It’s the fastest animal on the plant, capable of speeds of up to 200 miles per hour. It mates for life—about ten years—and is fiercely protective of its young. The peregrine falcon belongs to the genus Falco, which is characterized by long pointed wings.
Peregrine falcons are birds of few words; they are generally silent but sometimes make a rasping kack-kack-kack-kack sound in the nest. Take a listen
Size and Shape
The peregrine falcon is a crow-sized bird, weighing just over two pounds with a wing span of approximately 3 feet. It can weigh between 1 and 3.5 pounds and measure between 13 and 20 inches long. An adult peregrine has a dark grey back and crown, dark bars or streaks on a pale chest and abdomen, and heavy malar (cheek) stripes on the side of the face. Immature peregrines are buff colored in front and have dark brown backs. Females and males are identical in appearance; however, the female can be one-third larger than the male.
Peregrine falcons are skilled at catching a variety of prey from small songbirds to large ducks, which allows them to live in almost any type of climate and habitat. They are found in deserts, seashores, wetlands, tundra, grasslands, dry forests and craggy mountains. Peregrine Falcons live and breed on every continent in the world except Antarctica.
They also manage quite well in urban settings—such as the pair who nest on the roof of Fox Hall.
Once established, the adults will remain in the same territory year-round.
Like most falcons, Peregrine Falcons do not build their own nests. They lay their eggs in scrapes, or small depressions, that they make in the soil or gravel of a cliff ledge. The pair atop Fox Hall nest in a box with gravel floor built by UMass Lowell staff under the guidance of the Massachusetts Division of Fisheries and Wildlife
Peregrine Falcons are mainly bird hunters; starlings, pigeons, blackbirds, jays, shorebirds, and waterfowl are all fair game for a hungry Peregrine Falcon. They also occasionally hunt mammals, reptiles and insects, and there have even been reports of some Peregrine Falcons specializing in eating bats. They typically catch their prey in the air with fast pursuits, rapid dives and other impressive aerial maneuvers for which these falcons are known and admired.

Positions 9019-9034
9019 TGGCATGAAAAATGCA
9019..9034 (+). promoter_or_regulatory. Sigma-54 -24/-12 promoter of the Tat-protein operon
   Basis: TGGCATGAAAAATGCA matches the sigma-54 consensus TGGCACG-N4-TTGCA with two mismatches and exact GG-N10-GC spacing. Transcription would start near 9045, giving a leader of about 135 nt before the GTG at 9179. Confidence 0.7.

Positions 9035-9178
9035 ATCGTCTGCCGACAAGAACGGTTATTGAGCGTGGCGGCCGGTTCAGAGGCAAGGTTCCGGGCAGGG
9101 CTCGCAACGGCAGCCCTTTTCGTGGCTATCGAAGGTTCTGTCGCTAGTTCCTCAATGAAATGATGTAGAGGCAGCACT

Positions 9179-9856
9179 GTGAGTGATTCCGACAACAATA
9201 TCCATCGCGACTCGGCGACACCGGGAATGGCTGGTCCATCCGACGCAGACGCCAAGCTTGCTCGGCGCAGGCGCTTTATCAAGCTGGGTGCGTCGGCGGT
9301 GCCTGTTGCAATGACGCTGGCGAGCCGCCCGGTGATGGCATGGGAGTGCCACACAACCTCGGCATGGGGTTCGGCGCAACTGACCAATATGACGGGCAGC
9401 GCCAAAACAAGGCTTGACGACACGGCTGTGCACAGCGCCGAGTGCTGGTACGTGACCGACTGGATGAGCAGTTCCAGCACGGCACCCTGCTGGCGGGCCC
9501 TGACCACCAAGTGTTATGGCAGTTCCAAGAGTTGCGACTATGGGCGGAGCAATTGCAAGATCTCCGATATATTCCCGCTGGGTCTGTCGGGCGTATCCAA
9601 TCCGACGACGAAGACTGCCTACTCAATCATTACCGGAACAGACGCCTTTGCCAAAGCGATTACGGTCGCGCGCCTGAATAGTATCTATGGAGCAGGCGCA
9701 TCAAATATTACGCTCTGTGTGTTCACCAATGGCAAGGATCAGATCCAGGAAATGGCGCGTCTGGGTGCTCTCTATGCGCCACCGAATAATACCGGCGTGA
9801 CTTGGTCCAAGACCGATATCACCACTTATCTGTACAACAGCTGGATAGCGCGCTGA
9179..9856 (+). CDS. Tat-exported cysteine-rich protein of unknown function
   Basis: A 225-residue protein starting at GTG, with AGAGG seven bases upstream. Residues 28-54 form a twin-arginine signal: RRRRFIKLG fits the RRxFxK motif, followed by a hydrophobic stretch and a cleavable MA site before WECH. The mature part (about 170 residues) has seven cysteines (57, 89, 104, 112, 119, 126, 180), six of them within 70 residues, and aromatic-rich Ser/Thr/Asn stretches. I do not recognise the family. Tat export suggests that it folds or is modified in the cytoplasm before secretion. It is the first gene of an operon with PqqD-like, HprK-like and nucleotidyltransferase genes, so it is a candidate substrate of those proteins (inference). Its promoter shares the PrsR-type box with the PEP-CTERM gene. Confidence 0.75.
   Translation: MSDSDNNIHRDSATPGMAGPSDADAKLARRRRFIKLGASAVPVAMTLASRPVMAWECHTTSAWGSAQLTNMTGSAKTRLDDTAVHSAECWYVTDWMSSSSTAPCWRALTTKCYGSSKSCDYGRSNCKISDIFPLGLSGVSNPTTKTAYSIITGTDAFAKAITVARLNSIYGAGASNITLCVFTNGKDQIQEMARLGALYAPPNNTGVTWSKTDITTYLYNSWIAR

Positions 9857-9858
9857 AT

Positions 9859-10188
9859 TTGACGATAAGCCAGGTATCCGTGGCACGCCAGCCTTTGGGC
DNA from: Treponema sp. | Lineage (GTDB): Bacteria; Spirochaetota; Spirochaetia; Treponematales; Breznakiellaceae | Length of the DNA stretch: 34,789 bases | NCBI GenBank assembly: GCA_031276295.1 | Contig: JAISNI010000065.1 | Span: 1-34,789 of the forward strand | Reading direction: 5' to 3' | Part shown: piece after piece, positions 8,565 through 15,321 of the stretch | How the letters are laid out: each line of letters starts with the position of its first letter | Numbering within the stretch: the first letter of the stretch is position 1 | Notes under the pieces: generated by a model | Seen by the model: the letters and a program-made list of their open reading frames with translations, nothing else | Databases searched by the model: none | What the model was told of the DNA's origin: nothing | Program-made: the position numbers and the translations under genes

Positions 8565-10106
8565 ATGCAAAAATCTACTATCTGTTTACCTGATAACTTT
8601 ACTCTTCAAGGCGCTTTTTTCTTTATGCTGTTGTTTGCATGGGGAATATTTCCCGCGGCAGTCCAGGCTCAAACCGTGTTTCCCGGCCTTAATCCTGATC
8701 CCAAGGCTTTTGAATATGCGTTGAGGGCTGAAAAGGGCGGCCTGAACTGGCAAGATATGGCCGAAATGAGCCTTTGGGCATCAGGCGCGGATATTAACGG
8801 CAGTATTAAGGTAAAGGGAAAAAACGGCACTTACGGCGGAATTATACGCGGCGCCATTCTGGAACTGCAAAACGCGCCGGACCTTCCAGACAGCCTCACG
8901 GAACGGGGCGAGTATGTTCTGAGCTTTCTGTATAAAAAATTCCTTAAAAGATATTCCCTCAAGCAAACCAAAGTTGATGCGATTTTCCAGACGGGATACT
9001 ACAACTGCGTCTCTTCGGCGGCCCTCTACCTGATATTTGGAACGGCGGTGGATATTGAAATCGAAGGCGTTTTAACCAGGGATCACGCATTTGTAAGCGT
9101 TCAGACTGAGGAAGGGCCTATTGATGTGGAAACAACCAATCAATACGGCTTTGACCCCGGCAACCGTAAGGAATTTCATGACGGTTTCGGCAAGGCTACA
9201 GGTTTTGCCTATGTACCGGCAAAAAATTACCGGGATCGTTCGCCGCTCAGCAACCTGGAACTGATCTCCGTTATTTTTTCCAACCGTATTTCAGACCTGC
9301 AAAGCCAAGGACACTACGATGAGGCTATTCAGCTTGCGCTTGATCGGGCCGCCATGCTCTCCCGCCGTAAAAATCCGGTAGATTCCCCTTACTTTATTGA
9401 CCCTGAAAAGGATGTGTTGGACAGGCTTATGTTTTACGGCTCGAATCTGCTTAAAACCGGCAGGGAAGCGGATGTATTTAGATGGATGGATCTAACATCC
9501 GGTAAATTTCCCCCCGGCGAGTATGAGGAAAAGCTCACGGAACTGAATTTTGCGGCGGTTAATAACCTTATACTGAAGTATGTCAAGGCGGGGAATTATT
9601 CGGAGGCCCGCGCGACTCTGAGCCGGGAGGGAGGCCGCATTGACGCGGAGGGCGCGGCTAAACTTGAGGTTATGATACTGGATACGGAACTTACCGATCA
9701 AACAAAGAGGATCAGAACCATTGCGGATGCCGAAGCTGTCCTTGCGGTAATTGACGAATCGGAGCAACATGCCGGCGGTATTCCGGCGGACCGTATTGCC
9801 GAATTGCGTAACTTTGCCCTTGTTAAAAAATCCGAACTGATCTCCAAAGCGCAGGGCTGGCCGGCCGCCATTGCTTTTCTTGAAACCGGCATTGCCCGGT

Perhaps its most famous hunting technique is the dive. To pull this off, a Peregrine Falcon flies high into the sky, using its keen eyesight to locate birds flying below. When it finds its target, the falcon folds its wings and falls into a nose dive, or stoop, gaining speeds over 200 mph. The falcon closes its feet, and uses them to knock the prey out of the sky.
The Peregrine Falcon is one of 26 North American species considered to be a partial migrant. Individuals typically follow the same route year after year. In eastern North America, the outbound and return routes of some individuals follow an elliptical path in which individuals travel south along the East Coast and return north along the Gulf Coast. UMass Lowell’s falcons usually stay in the area year-round. Their offspring can normally be found within Eastern Massachusetts. In previous years, some of them have been sighted in beaches and marshes as far north as Plum Island and as far south as Plymouth and Chatham. One was even spotted at Green Airport in Rhode Island.
Peregrine falcons mate for life, but if one of the mates dies, it gets replaced right away. They are able to reproduce starting at one to three years old. Male Peregrine Falcons bring females food during the courting and nesting season. By early March the adult pair has chosen its nest for the season. Between three and five eggs are laid around the beginning of April; the chicks hatch in early May after a month-long incubation.
After the chicks hatch, both the male and female provide food for them. The adult falcon uses its beak to rip up small pieces of meat and delicately pass them to the nestlings. When they hatch, the chicks are covered with fluffy white down and have very large feet in proportion to their bodies. But in just five or six weeks, the falcons are fully feathered and ready to fly. The chicks fledge (leave the nest) at about 7 weeks of age in mid-June and become independent of their parents by the beginning of August.
To date, the Fox Hall falcons have successfully raised a total of 15 chicks—12 on campus, and, prior to that, three in an abandoned mill building in downtown Lowell.
Intended for the control of agricultural insect pests, DDT traveled the food chain from insects through song birds to Peregrine Falcons, where it became concentrated. The most significant impact to the falcons was that they laid thin-shelled eggs that broke under the weight of incubation, leaving no young to replace the adults when they eventually died. By 1966, not a single nesting pair remained in the eastern United States.
DDT was banned in the U.S. in 1972 and young falcons were released on the roof of the McCormack Post Office and Court House Building in downtown Boston in 1984 and 1985. The Peregrine Falcon population began to grow, and in 1999, it was officially removed from the federal list of Endangered and Threatened Species. However, it is still on the Massachusetts state endangered list. It is illegal to harass, hunt, capture or harm them in any way.
There are now 22 pairs of Peregrine Falcons in Massachusetts, including UMass Lowell’s own pair on Fox Hall.